Angles are factors that impose a great deal of impact in photography. The slightest or seemingly subtlest change to the direction from which you shoot your subject makes all the difference in the outcome.
In fact, even an elementary adjustment to your shooting angle can change up the entire mood and vibe of your photograph. So pay attention when you’re framing your subject! Technique counts, especially in this case.
To make an analogy… think of your shooting angles as similar to a movie’s dialogue. The dialogue explains in very verbal and obvious ways who the specific characters are and what motivates them. In photography, you don’t have this luxury, but you can still accomplish the same kind of communication about your subjects based on how you shoot them.
The Point-of-View Angle
This might be a slightly misleading term, as you’re not looking at the scene from the eyes of your subject. Instead, point-of-view is a reference to a subject who seems to be looking at someone else… standing right beside or behind you (whom the viewer doesn’t see, of course).
In this horizontal shot, the shot will appear as though it’s taken somewhat to the right or left of your subject. Angles of this nature create an interesting, psychological effect on the viewer because the subject isn’t making eye contact with you (they’re not looking directly at the camera). As a result, it almost feels like you the viewer are observing the scene without the subject really noticing you, thereby creating a somewhat voyeuristic and invisible-observer dynamic!
The High Angle
As the name implies, the high angle is a shot taken when the lens is looking down on your subject, for the most part, right above eye level. Because the subject is looking up at the camera and the viewers, it puts them in a subordinate position in psychological terms.
As a result, the high angle is used to give subjects a more innocent or innocuous look, almost as if they’re a small child looking up at the adults. With this in mind, if you want to give your subjects a sympathetic appearance or otherwise attempt to gain some sympathy for them, it’s a good way to go.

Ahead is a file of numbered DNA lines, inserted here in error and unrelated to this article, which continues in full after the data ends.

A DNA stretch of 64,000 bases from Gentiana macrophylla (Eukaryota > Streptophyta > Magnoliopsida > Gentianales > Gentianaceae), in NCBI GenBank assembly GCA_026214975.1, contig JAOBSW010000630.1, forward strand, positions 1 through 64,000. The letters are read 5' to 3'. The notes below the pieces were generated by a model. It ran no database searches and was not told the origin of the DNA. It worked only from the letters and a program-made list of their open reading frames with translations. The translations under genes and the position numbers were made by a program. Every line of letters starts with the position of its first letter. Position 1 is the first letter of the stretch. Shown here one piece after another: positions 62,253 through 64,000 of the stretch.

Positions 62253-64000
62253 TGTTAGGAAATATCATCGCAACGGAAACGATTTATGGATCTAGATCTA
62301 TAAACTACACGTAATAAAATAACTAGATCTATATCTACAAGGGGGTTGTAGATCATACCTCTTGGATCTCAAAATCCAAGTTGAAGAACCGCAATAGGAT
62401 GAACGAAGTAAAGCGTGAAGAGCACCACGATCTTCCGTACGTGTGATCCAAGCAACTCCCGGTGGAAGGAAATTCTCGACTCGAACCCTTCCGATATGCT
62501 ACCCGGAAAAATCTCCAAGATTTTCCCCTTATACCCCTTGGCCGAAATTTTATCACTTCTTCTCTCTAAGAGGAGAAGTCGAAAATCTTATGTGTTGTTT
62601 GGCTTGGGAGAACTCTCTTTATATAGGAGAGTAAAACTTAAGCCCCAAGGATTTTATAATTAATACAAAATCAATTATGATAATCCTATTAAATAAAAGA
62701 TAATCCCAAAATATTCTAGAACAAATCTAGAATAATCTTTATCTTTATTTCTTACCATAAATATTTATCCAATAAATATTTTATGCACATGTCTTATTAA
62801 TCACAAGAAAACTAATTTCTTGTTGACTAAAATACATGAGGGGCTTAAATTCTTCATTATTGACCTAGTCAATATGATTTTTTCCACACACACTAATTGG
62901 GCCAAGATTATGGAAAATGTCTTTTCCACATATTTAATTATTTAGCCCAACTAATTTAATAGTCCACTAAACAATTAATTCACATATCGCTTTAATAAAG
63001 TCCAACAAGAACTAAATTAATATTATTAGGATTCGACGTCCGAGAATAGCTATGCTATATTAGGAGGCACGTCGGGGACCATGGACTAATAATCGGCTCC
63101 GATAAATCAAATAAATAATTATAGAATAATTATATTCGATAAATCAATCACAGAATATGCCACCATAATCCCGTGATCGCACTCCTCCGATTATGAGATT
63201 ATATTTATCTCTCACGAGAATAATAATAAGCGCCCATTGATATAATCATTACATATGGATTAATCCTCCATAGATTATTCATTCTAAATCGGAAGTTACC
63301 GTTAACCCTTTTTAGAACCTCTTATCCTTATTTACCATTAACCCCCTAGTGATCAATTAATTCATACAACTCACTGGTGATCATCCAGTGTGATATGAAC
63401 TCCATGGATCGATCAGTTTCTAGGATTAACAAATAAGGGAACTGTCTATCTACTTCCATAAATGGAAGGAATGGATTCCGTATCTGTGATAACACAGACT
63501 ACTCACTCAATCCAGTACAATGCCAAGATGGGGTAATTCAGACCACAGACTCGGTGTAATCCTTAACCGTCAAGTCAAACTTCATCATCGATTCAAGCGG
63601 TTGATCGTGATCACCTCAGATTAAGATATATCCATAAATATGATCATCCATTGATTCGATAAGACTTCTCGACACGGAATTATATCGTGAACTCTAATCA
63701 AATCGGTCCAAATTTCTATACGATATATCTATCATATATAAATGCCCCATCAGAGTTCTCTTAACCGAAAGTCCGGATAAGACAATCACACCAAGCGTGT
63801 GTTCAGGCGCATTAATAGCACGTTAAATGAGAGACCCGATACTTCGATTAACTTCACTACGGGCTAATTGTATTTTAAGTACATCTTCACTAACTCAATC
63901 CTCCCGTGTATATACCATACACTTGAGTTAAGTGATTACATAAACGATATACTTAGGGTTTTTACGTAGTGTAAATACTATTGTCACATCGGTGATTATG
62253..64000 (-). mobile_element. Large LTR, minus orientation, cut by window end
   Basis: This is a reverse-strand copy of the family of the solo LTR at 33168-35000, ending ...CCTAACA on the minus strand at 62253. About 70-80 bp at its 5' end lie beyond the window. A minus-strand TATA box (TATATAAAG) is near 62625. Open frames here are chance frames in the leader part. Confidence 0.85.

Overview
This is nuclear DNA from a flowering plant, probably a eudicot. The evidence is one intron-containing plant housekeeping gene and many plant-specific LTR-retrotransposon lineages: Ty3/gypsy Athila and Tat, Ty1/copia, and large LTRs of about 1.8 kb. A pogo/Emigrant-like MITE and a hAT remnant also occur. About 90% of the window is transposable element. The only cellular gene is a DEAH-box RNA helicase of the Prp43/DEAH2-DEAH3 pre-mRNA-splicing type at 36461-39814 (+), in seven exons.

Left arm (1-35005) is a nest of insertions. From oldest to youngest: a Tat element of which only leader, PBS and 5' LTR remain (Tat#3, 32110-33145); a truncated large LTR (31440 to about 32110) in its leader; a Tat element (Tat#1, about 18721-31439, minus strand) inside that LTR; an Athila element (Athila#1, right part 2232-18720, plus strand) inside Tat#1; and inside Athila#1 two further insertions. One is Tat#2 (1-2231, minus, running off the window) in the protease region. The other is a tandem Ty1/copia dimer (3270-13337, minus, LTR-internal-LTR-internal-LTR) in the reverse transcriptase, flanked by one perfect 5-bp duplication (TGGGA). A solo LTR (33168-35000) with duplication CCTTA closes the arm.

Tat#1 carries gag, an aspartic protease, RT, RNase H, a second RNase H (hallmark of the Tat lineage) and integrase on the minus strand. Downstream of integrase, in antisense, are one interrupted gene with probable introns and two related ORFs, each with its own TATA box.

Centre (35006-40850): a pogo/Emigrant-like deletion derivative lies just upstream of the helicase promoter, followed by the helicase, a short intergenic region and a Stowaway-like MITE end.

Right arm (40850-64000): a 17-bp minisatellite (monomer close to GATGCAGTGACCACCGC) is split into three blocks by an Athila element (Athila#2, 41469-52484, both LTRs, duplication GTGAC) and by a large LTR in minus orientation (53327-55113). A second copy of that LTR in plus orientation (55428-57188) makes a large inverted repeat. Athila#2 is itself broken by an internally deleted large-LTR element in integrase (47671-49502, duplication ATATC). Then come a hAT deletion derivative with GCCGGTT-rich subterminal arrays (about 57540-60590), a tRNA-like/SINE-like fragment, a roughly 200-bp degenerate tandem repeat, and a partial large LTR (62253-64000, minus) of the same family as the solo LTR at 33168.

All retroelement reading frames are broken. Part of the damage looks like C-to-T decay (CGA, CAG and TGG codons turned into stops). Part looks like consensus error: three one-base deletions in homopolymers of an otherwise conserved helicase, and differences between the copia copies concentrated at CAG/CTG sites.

Of course, there are limits to how effective this shot can be at achieving this impression for your subject. If, for example, your subject is a 300-pound weightlifter who looks as though he’s able to bench-press the entire world, then even a high-angle shot may not be able to work its magic. On the other hand, the high angle could still work in this scenario if you’re going for a more comical look for your weightlifter subject!
After all, the juxtaposition between the high-angle shot trying to create a feeling of innocence or defencelessness for a huge weightlifter who is, by nature, fierce and powerful, lends itself to caricature.
The Low Angle
The counterpart to the high angle, the low angle is used to make your subject look more commanding than he really is. Shooting subjects from below makes them look down over the audience, thus creating a sense of intimidation, control and authority.
This is the shot to use if you want to make your subject seem like he looms large and is even a threat or someone with whom to be reckoned.
Think of your favourite movies: The villains, especially in fantasy or science-fiction genres, are usually shot from below to make them seem like more of a threat. Take the villain Xerxes in the gory and artsy historical-fiction movie 300. He’s said to be a god among men, which also emphasizes his position as the king of the Persians, so he’s often shot from the low angle.
The Level Angle
Put plainly, the level angle is what you’d expect if you were talking to a person face-to-face. In this shot, the subject is at eye level with the camera and audience. Since this is the natural way to look at people, it’s the angle that lets us see the subject in the way closest to real life.
In psychological terms (are you following yet on how changing angles closely impacts perception?), a photo shot at a level angle puts the viewers on equal footing with the subject. In other words, you’re not feeling inferior or superior to the subject, but as though you’re his peer.
For photographs like this, the photographer would sit down to snap away at a subject who’s sitting, stand eye-to-eye with them when they stand, etc. The beauty of this angle is that it makes viewers feel like there’s actually not angle at play here–it’s that natural.
The Side Angle
With this shot, the camera is off to the side of the subject, but his body is turned away. The side angle can work in one of two ways:
- The subject is not looking at the camera
- The subject has his head turned to look at the camera
Psychologically speaking, a subject not looking at the camera, shot from the side, can make the viewer feel as though he’s voyeuristically observing the subject without being noticed. If the subject does look at the camera and has his head turned, it can create the impression that he’s only just noticed you or is intently studying you.
Different Angles; Different Feelings
By now you know without a shadow of a doubt that small changes to angles in your photograph have powerful, psychological effects in how your viewers interpret your snapshots. The same rules that essentially govern in-person vibes and moods carry over to photographs based on whether or not the subject is looking right at the camera, off to the side, or is photographed from the side, above or below.
By experimenting with camera angles and your subjects, you can swiftly bring powerful, psychological changes in mood and effect in your images. As a result, you can make even more mundane shots of people a lot more interesting and gripping.